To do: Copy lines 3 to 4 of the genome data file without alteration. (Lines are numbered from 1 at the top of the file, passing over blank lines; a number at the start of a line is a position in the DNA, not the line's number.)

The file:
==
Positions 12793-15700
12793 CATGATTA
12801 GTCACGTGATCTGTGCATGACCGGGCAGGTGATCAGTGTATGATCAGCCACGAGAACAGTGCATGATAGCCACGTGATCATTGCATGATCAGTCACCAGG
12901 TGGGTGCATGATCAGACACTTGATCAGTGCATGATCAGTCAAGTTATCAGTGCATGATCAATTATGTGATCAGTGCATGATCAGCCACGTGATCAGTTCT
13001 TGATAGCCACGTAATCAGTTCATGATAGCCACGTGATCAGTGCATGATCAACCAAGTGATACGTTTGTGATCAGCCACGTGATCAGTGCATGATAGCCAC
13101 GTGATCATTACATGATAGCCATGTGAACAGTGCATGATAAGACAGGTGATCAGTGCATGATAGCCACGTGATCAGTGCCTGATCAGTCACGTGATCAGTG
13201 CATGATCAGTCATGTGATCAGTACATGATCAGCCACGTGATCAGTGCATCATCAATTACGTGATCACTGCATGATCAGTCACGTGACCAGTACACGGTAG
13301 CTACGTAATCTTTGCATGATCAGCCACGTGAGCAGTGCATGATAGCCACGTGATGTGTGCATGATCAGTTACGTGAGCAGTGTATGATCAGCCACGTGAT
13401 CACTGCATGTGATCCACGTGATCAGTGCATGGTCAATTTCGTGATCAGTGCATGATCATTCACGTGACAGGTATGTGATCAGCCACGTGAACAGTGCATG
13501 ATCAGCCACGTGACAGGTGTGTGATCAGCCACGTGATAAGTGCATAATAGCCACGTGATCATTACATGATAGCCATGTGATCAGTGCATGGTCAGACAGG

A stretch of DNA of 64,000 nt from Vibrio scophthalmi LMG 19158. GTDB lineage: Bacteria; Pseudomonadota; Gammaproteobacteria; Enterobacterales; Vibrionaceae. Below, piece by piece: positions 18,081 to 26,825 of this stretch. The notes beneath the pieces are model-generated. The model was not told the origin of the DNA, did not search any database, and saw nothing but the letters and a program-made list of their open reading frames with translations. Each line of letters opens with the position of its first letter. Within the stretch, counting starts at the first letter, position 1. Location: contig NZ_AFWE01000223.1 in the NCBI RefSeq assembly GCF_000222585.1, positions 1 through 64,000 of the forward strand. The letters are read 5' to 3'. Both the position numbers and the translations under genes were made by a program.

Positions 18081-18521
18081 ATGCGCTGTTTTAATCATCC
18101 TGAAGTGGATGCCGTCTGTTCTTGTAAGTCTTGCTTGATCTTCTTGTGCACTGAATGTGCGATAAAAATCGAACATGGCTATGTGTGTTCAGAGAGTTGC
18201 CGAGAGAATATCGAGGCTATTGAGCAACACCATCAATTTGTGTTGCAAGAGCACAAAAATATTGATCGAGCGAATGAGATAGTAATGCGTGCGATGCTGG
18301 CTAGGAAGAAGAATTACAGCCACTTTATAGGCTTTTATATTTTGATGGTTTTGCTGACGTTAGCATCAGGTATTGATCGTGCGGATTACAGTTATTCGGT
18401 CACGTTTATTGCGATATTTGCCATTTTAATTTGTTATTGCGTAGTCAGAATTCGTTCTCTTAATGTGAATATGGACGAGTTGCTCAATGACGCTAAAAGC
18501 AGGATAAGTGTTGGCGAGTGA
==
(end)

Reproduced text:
12801 GTCACGTGATCTGTGCATGACCGGGCAGGTGATCAGTGTATGATCAGCCACGAGAACAGTGCATGATAGCCACGTGATCATTGCATGATCAGTCACCAGG
12901 TGGGTGCATGATCAGACACTTGATCAGTGCATGATCAGTCAAGTTATCAGTGCATGATCAATTATGTGATCAGTGCATGATCAGCCACGTGATCAGTTCT